A quick tour of Intermapper probes and the Probe Selection window.
Is your incoming or outgoing mail server working? Your FTP server? How's the paper in that printer? Wish you could tell when your UPS was overheating or a server disk was getting full? Use Intermapper's probes to get specific information from a huge range of devices.Here's how.
Use the probe selection window to choose and configure a probe for one or more devices. With the map editable, select the devices you want to test in a particular way. I'll right-click this server icon and choose Set Probe from the Set Info sub-menu. The keyboard shortcut is Ctrl+T. You can also get to the Probe Selection Window from the Info Window.
This is the Probe Selection Window. On the left is a list of probe categories. The right pane shows the configuration options for the probe that is currently selected for the selected devices. Remember, you can assign the same probe and its settings to all the devices you've selected, unless you edit probes from the Info window.
Let's take a look at the basic probes. The default probe is the Automatic probe. Intermapper first queries the device with SNMP. If it gets a response, the probe type changes to the SNMP traffic probe, which obviously monitors traffic. This probe and all SNMP probes cause Intermapper's marching ants to show in the map. If Intermapper doesn't receive an SNMP response, the probe is automatically set to ping Echo. The other basic probe is the Map Status probe. This probe allows you to view the status of many maps from a top level master map. I'll come back to this probe in a few moments.
Let's take a look at some of the other categories. The SNMP category provides a rich selection of probes used for different purposes. Looking at the High Threshold probe, I can specify a variable and can set the thresholds for different alert levels for that variable. As you can see, Intermapper supports SNMP versions 1, 2C, and 3. Notice that when configuring many of these probes, you can set thresholds for warning and alarm levels. This gives you a great deal of control over when alerts are sent for a particular device.
There are so many probes there's not enough time to go into all of them, so I'll just give a few examples you might find useful. The Network Devices category contains probes for specific routers, switches, and other devices from manufacturers like Apple, Cisco, and Juniper, as well as a number of UPS systems. Use these probes to check for things like battery temperature and condition. In the Standard Servers category, look for probes for dozens of different types of servers. As an ISP, you want to make sure your Web, Mail, DNS, and FTP servers are working properly. Monitor multi-cast servers, SSH servers, and many other standard servers.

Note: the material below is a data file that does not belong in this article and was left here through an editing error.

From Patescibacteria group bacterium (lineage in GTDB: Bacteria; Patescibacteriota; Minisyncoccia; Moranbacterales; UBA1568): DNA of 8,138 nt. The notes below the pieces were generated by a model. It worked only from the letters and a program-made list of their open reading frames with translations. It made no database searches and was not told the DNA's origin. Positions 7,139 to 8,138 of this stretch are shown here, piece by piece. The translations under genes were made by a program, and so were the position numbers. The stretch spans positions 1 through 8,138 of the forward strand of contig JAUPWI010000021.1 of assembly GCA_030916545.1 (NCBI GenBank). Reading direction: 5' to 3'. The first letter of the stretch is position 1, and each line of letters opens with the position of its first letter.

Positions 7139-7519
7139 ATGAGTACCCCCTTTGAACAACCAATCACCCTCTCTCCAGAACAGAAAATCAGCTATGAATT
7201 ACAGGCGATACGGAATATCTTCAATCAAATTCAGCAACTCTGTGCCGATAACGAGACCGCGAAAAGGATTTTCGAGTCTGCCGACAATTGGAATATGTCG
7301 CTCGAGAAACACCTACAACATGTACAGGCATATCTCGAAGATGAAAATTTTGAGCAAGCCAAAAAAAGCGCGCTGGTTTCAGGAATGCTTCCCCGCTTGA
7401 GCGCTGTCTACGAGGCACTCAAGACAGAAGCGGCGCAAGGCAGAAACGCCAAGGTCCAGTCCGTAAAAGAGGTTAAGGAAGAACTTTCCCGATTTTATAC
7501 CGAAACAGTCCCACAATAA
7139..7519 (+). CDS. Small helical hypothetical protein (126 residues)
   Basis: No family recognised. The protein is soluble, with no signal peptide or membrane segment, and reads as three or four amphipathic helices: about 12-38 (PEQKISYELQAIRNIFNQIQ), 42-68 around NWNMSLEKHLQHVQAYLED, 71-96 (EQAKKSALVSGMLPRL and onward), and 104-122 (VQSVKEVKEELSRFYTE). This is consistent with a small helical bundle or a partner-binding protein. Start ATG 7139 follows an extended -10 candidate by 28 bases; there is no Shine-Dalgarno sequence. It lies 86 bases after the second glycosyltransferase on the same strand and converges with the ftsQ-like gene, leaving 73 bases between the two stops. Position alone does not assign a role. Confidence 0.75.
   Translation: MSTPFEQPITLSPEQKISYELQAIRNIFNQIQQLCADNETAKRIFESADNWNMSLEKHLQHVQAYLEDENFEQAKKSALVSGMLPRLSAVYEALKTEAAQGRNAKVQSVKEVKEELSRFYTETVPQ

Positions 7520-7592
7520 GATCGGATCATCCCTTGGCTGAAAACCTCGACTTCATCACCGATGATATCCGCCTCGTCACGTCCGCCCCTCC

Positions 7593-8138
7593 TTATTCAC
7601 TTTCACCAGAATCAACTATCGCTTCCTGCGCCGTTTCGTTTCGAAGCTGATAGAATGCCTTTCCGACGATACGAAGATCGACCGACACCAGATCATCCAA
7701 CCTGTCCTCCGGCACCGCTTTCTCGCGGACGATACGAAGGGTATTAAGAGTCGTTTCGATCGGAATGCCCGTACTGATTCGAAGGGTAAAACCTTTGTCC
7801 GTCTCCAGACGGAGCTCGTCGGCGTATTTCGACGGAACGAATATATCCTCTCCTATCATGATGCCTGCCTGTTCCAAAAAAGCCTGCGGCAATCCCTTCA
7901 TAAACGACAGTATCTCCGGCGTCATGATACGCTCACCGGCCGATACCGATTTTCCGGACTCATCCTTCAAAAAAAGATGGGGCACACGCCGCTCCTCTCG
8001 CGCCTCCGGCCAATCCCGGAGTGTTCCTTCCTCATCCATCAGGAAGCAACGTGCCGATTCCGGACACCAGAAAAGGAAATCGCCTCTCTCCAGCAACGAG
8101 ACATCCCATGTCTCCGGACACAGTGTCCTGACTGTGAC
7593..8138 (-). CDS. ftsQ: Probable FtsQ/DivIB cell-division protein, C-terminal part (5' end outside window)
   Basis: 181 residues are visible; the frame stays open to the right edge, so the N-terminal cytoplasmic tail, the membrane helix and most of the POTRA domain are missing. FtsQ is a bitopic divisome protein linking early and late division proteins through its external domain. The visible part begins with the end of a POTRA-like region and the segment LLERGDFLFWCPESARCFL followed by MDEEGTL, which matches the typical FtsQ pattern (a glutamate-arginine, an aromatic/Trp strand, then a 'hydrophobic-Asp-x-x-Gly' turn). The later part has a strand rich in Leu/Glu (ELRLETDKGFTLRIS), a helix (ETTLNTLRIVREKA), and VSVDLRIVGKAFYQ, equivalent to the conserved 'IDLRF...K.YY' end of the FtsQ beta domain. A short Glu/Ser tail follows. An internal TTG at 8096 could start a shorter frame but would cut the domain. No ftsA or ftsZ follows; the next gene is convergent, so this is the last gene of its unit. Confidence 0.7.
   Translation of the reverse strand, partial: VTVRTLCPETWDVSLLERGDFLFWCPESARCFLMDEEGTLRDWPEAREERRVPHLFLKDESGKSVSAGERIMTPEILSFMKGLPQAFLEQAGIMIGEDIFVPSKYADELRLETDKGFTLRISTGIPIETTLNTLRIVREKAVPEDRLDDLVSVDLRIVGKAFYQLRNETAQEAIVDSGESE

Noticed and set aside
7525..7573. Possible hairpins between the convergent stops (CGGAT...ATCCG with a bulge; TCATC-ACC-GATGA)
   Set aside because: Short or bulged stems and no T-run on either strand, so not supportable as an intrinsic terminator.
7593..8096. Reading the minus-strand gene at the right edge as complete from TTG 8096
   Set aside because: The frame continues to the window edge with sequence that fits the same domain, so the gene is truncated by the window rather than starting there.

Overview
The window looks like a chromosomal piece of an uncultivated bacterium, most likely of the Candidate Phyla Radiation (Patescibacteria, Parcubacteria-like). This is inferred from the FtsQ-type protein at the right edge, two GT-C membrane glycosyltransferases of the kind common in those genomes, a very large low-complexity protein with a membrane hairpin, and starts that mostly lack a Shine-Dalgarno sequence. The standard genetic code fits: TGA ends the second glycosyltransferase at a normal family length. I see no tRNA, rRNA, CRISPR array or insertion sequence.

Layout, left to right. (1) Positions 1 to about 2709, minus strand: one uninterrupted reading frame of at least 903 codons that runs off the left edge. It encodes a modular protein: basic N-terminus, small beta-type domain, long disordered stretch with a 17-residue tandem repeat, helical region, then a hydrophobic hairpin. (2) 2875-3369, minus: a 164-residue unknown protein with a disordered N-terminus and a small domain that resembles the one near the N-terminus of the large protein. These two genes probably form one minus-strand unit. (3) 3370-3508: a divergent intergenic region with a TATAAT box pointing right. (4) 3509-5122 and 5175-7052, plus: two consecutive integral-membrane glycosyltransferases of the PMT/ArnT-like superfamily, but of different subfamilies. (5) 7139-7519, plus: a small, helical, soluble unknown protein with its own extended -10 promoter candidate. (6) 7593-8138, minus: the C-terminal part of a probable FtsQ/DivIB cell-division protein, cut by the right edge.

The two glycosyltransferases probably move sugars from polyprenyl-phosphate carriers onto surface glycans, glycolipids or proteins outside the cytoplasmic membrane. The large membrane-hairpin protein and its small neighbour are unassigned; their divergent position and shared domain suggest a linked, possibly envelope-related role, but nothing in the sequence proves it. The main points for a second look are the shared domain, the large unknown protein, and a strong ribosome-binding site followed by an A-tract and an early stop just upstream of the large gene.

Use the Host Resources probe to monitor CPU loads, memory, or disk usage. Use the Proprietary Servers probes to get vendor specific information from many different proprietary server products. If you have the Wireless Probe Pack, you can get generic or vendor specific information for a host of wireless equipment. You can also add a number of probes into a probe group to test a device in a number of different ways. The probe group's icon represents the most serious condition of all the probes in the group.
Use WMI probes to get detailed information from Windows servers or workstations through the Windows Management Instrumentation interface. Get information about CPU utilization, available disk space, disk fragmentation, available memory, network utilization, process and service information, accessibility, and a number of other Windows systems. To use WMI probes, Intermapper must be installed on a Windows machine. For more information, see the WMI Probes tutorial video.
The Map Status probe allows you to view the status of many maps from a top level master map. The Map Status probe is found in the Basic Probe section. You create sub-maps from different parts of your network, then assign each map to a device icon on the master map. Then, you can drill down to find problems while keeping the detail hidden until you need it. The easiest way to assign the Map Status probe is to drag a sub-map from the Map List window into your master map. As you can see from this map, you can create many levels of sub-maps. Using Intermapper remote access, you can add maps from different Intermapper servers.
Intermapper provides experimental versions of probes that are under development. You can also develop your own custom probes to get exactly the information most useful to you, and use Intermapper's extensive user network to share your development and benefit from other experienced Intermapper users. See the Developer Guide for detailed information on developing your own probes.
That's probe selection in a nutshell. For more detailed information, check out the Probe Reference section of the User Guide available from the Help menu._